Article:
Use Linux Containers with WSL2 on Windows


Kubernetes with WSL

If you are working with Docker Desktop for Windows, you can also enable a Kubernetes cluster in the settings that allows you to develop Linux containers and manage them with Kubernetes (Figure 4). The Kubernetes tools are installed on activation; you can use them to manage the local Kubernetes cluster, as well as external clusters on the network.

Figure 4: For developers, Kubernetes can also be installed on Windows 10 machines.

In the settings, which you can access from the icon of the same name in Docker Desktop, click on Kubernetes and choose Enable Kubernetes ; if prompted, also Deploy Docker Stacks to Kubernetes by default . Then use Apply & Restart to create the Kubernetes cluster. If the cluster stops working, you can reset it with the Reset Kubernetes Cluster button. After creating the cluster, Kubernetes is available from the Kubernetes menu item in the context menu.

The Kubernetes cluster installation includes the kubectl tool. You can use it to administer Kubernetes locally and over the network. A set of commands that let you manage containers in Kubernetes is available, as well. You can also take this route to manage the Kubernetes cluster and display essential information about a cluster (Table 3).

Table 3

Helpful kubectl Commands

Command Function
kubectl cluster-info Check whether the cluster endpoint is working and display the cluster's IP address.
kubectl get services List services in the namespace.
kubectl get pods List pods in the current namespace.
kubetcl get pods --all-namespaces List all pods in all namespaces.
kubectl get pods -o wide List extended information about the pods in the general namespace.
kubectl get deployment <deployment> Show information about a specific deployment.
kubectl get nodes List nodes in the cluster.
kubectl describe Show further information for various objects on your screen. For example, kubectl describe nodes displays more detailed data about the nodes.

If you have a large number of pods in use in the cluster and only want to see the pods that currently have a Running status, use the command:

kubectl get pods --field-selector=status.phase=Running

If you want to list all pods in all namespaces with a status of Running , extend the command to include the --all-namespaces option.

Cluster with Docker Swarm

As an alternative to (or in parallel with) Kubernetes, you can use Docker Swarm to combine Windows-based container hosts and create a cluster. In such a configuration, it is possible to move containers between container hosts running Windows Server 2019 and Windows 10. To create one, use the docker tool in Windows.

To govern communication on the network, you will need some firewall rules, which you need to create in the Windows firewall. Communication between container hosts on UDP and TCP ports 2377, 7946, and 4789 must be allowed. The commands in Listing 1 create a Docker Swarm in Windows and show possible results.

Listing 1

Creating a Docker Swarm

docker swarm join --token <join token> <IP address of host>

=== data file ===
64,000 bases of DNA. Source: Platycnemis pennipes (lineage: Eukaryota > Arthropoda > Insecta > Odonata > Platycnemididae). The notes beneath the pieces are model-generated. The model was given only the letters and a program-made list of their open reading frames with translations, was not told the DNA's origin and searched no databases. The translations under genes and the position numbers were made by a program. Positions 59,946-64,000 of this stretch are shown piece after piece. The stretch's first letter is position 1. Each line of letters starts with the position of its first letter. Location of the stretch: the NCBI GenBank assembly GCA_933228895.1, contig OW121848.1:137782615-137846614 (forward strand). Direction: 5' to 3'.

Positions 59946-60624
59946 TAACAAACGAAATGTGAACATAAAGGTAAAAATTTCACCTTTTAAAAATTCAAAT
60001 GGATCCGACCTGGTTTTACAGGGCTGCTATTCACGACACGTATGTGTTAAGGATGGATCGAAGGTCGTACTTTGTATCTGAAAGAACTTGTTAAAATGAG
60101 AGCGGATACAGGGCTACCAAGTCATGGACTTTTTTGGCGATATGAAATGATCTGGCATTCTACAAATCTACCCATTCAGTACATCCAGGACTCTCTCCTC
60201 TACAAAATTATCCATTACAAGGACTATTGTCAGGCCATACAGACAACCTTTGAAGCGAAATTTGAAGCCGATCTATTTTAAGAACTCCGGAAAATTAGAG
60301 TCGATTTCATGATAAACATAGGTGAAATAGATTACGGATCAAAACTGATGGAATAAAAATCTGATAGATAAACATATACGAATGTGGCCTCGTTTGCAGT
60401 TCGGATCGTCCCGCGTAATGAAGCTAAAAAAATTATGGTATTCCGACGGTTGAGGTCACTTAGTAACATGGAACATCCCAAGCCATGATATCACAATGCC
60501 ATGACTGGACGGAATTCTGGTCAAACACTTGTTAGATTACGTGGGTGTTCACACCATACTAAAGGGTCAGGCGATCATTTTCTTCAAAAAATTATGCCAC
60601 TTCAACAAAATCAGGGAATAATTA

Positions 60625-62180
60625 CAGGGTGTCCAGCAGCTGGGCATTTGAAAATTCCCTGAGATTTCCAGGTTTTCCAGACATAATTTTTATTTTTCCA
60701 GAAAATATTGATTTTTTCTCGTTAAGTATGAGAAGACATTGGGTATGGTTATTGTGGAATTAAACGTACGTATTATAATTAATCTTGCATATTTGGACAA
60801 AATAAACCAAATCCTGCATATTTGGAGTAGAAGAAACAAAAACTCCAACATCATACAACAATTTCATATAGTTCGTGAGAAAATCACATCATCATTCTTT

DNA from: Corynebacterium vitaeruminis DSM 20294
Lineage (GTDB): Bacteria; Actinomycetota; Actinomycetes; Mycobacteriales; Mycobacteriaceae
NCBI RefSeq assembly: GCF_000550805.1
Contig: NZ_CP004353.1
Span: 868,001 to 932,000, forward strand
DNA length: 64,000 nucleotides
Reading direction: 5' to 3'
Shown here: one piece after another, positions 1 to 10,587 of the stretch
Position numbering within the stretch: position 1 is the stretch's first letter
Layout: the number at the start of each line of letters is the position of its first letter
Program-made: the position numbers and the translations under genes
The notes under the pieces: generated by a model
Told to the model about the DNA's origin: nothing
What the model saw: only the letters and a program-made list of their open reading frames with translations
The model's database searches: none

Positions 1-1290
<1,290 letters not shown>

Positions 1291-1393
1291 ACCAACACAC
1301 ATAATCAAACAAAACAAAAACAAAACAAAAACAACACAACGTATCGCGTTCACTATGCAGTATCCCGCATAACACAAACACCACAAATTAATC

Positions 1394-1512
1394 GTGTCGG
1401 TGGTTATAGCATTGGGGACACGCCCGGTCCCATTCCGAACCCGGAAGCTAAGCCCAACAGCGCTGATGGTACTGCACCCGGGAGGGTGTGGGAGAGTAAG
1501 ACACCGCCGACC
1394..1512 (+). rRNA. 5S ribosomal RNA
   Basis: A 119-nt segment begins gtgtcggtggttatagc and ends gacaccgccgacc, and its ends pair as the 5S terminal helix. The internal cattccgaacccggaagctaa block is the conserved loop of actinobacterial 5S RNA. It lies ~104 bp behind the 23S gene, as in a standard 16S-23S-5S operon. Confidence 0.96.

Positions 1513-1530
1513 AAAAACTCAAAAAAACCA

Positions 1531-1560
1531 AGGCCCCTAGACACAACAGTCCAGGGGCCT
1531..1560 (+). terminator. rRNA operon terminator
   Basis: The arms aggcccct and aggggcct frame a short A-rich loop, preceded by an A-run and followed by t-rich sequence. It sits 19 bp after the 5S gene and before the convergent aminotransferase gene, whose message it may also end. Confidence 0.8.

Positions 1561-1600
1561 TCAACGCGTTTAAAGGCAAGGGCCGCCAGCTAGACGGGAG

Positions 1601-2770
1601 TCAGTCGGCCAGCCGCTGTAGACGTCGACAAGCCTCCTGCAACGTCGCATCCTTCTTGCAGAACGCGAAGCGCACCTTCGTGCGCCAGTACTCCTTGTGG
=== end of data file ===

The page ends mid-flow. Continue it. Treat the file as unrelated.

docker swarm init --advertise-addr=<IP address of host> --listen-addr <IP address of host>:2377
docker swarm join --token SWMTKN-1-35yiqpp8hm5bypthomo0u6ip7h5mlxprneuvzeqy5c6mm5rke5-8dsgejlbdnte9iiqd4kiehkx8
docker swarm init --advertise-addr= --listen-addr


Linux containers can be deployed on Windows networks with Windows Server 2019 and Windows 10. Of course, to use containers in a production scenario, the performance has to be good. With this in mind, it makes sense to use version 2 of the Windows Subsystem for Linux, which is available for Windows 10 and for Windows Server 2004 and later.

Developers and administrators can deploy a full Linux container environment, including a Kubernetes cluster, on Windows 10 Pro and Windows 10 Enterprise. The Kubernetes tools are fully available in Windows 10 and enable the management of additional clusters on the network.

Containers in this environment can, of course, be moved to other container hosts. WSL is ideal for developing applications that run in Linux containers because no additional VMs need to be created. The containers rely on WSL to run directly in the Linux distribution on Windows and can be managed with the distribution's own tools. See the "Developing with Docker and WSL" box for other options.

Developing with Docker and WSL

Visual Studio Code and Visual Studio (VS) are possible solutions for developing applications for Docker that can then be run with WSL. Microsoft also offers the Remote-WSL [3] extension that you can use to design applications for containers that – in turn – can be deployed with WSL on Windows. The extension is usable from VS Code. Additionally, Microsoft offers the Remote-Containers [4] extension, which can also be used in combination with WSL.

The Author

Thomas Joos is a freelance IT consultant and has been working in IT for more than 20 years. In addition, he writes hands-on books and papers on Windows and other Microsoft topics. Online you can meet him on

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